It was this last thought about the time is takes to prepare healthy meals and pack healthy lunches for my next day at work that really got the wheels turning inside of the ole noggin. I suppose I should start by saying that more than trying to lose weight, I am trying to change my lifestyle in regard to food. I’ve been seeing an acupuncturist for the better part of a year now and we have really been able to identify some of my body’s issues, and it always relates to what I am putting into my system. The realization I have come to is that: the way you feel has everything to do with what you put into your body. So, even though it is breaking the bank, and even though there are days when swinging by a drive-thru would be a hell of a lot easier then going home and baking fish and vegetables in EVOO and balsamic vinegar – the end result is what is finally starting to direct my decision making. And really, it all comes down to mastering my impulses and my perspective.
I have found that the relationship I am building with food is very complex and deep and personal. My relationship with food is evolving, and I feel like this needs to happen with more people. Due to my want of being healthy, and recognizing that what I put in my body has everything to do with how I feel – I have begun to read labels and research everything from whether Organic Agave Nectar is actually a healthier alternative to neuro-toxin laced sweetners to more simple things like the super anti-oxidant power of the blueberry. I decided to pick up some organic happy grass fed cow steaks to see if there really is a difference in how it tastes compared to run of the mill wrapped in cellophane and on-sale beef. There is a difference; not only in taste, but also in my body.
Americans have a removed reality when it comes to their food. There is no greater removal from food reality than when you buy meat. How many children know that the white blood stained Styrofoam with cellophane wrapped pieces of beef are actually moo cows? This separation is supposed to exist because it makes us think less about how that meat comes into such a neatly bound package that we can wrap in a layer of non-decomposable plastic, shove in our carts and saunter to the register to wrap it in another layer of non-decomposable plastic to take home, freeze, and pull out for when we’re ready to cheers beers over the grill and not think even more about the factory farmed cow and its food servitude to consumerist culture’s ignorant man. What kind of psychological repression do you think is involved in that routine? And most of us do it multiple times a week! Perhaps it isn’t our fault, we have been raised this way, the McDonald’s smiling arch has been a constant in our lives, Toucan Sam has been a pal since we were toddling, we’ve been told to trust FDA standards even though they insist on using rGBH in animals while other countries have banned it all together and they won’t allow Walnut makers to put on their labels that they are a health snack alternative offering Omega 3 fatty acids which support healthy bodily function, for reasons that probably go no further than the political contributions of Frito-Lay aka Pepsi Co. Despite all of this - we still consume. We consume to survive. But there is a better way. A more educated way that is more expensive, more time consuming, but wholly more physically, psychologically, and spiritually fulfilling.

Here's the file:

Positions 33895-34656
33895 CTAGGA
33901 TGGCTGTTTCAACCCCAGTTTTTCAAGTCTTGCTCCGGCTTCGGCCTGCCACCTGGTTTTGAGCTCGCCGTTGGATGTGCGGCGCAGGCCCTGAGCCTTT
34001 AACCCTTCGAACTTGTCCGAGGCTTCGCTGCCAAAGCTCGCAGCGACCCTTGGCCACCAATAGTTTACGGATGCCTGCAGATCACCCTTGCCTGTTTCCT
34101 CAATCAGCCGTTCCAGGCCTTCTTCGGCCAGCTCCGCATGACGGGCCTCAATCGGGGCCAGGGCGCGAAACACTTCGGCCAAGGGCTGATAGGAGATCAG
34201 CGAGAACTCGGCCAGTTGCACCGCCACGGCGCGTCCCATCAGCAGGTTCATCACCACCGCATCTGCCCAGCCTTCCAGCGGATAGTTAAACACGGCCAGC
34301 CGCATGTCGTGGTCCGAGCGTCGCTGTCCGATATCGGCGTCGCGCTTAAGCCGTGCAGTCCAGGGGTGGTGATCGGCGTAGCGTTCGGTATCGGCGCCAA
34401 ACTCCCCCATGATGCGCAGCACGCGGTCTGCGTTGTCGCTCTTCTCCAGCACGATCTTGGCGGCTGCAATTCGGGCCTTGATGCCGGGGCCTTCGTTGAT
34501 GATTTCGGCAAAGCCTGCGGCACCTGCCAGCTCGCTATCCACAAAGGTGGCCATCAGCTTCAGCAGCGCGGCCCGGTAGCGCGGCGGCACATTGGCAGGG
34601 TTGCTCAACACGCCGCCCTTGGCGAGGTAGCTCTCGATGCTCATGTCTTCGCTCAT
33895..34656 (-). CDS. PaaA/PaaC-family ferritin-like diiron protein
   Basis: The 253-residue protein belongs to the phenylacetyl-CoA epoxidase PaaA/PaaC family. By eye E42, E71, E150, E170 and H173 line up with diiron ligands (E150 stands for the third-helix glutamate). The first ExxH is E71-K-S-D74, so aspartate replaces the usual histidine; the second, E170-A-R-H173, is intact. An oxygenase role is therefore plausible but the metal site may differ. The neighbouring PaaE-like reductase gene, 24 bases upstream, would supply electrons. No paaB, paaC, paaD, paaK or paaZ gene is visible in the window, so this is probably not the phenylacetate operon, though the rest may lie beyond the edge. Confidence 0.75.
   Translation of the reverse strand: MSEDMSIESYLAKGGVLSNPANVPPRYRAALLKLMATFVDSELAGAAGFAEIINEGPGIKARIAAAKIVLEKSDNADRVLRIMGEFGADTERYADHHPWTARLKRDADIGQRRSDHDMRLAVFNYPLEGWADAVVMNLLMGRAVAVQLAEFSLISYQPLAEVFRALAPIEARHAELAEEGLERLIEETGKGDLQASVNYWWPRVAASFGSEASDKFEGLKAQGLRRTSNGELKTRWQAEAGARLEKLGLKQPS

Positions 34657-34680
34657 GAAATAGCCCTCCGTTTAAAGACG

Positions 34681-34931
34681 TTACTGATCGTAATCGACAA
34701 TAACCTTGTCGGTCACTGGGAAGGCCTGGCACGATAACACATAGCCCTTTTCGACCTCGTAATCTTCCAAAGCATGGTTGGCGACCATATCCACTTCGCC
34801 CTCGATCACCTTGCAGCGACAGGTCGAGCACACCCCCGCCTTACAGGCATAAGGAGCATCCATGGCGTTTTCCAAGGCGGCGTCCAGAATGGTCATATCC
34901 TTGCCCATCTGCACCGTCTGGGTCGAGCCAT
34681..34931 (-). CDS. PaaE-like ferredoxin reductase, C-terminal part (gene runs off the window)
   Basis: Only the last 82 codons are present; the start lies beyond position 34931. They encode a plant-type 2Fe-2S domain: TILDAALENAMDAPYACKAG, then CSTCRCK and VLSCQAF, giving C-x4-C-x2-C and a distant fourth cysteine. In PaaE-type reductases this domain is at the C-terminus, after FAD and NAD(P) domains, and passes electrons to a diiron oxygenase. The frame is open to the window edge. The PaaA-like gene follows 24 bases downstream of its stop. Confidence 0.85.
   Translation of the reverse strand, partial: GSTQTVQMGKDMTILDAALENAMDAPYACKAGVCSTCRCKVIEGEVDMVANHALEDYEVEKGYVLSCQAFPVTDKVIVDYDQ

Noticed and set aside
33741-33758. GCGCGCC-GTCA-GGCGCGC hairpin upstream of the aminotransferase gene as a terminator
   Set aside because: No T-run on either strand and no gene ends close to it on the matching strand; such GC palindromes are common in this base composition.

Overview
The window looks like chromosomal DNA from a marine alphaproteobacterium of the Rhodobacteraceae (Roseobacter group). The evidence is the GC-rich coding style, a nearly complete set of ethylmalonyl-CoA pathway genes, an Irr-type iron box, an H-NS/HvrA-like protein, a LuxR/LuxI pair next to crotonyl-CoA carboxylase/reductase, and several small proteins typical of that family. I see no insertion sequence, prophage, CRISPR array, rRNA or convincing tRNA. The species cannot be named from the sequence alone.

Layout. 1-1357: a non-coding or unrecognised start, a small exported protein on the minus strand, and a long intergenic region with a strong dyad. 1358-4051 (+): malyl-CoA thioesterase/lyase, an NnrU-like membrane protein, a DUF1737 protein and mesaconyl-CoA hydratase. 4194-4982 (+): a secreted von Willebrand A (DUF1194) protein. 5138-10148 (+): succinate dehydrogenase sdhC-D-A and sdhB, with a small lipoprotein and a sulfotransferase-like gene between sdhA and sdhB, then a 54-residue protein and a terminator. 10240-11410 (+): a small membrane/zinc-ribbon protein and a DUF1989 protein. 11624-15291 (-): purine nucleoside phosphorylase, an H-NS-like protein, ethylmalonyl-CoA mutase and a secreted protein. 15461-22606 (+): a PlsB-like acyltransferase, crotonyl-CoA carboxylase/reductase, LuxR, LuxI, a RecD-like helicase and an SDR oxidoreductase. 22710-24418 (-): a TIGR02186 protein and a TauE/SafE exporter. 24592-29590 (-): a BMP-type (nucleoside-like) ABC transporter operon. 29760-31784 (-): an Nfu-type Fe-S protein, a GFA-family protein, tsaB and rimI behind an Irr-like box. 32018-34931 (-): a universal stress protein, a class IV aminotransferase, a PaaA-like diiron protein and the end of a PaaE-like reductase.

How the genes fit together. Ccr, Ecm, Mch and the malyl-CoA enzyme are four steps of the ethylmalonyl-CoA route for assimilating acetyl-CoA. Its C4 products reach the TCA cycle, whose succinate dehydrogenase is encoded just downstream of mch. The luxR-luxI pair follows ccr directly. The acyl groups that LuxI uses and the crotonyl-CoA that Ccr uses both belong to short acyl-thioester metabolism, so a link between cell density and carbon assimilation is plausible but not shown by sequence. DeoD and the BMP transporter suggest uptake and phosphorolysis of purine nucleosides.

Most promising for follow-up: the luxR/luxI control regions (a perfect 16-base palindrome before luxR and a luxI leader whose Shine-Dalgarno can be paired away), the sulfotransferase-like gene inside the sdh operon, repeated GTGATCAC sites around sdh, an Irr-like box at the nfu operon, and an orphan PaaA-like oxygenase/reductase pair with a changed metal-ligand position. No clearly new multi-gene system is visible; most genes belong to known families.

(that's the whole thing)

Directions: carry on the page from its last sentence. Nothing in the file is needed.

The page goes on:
Just examine your relationship with your favorite grocery store, and anyone who has read Don DeLillo’s “White Noise” knows exactly what I am talking about. There is a muddle of foodstuffs, other things, physical infrastructure, the rushed immediacy of the swarming public groping for what they know will work quickly, darting through clinically sterile aisles, absently present as they frenetically makes moves to consume beneath the incessant fluorescent buzz. Is it a wholly consumerist experience? Is it religious? Is it philosophical? Is it mundane and repetitive or filled with choice-making anxiety? Allen Ginsberg in “Supermarket in California” tells of his homoerotic experience with Walt Whitman as he grocery shops – there are any number of ways that we relate to the food that we buy and the box in which we enter to buy it by following arrows, appealing labels, the loudest sales sold by vibrant colors, ultimately facing the near immobilizing choice of choosing one brand over another. I think it’s important to find a grocery store or market that speaks to your relationship with food and caters to what you are entering the store to purchase for the well being of your body, for your healthy survival.
I once went to a Buddhist temple, and have been on several meditation retreats where the act of eating is something done with complete mindfulness and often in silence. Taking slow and deliberate bites to taste the all good for you food and feel it nourish your body. I’ve tried to bring that into my grocery shopping and food preparation experience. Instead of regarding it as a time consuming occurrence that is keeping me from doing something else I need to be doing, I have tried to slow it down and be present with my food, changing my perspective so that now making salads for work is something I am working toward enjoying as I wash and chop vegetables. I shop at places now that offer the variety I am seeking: less preservatives, more organic – and I try to keep it fresh. It almost is a mindful religious experience, minus all the rigamaroo attached to religion. This is the stuff that sustains us! So my advice to the world is to take time and get to know food, yourself, the traps, your weaknesses, cooking techniques that don’t diminish nutritional value, etc. It’s worth the time and it’s worth the money.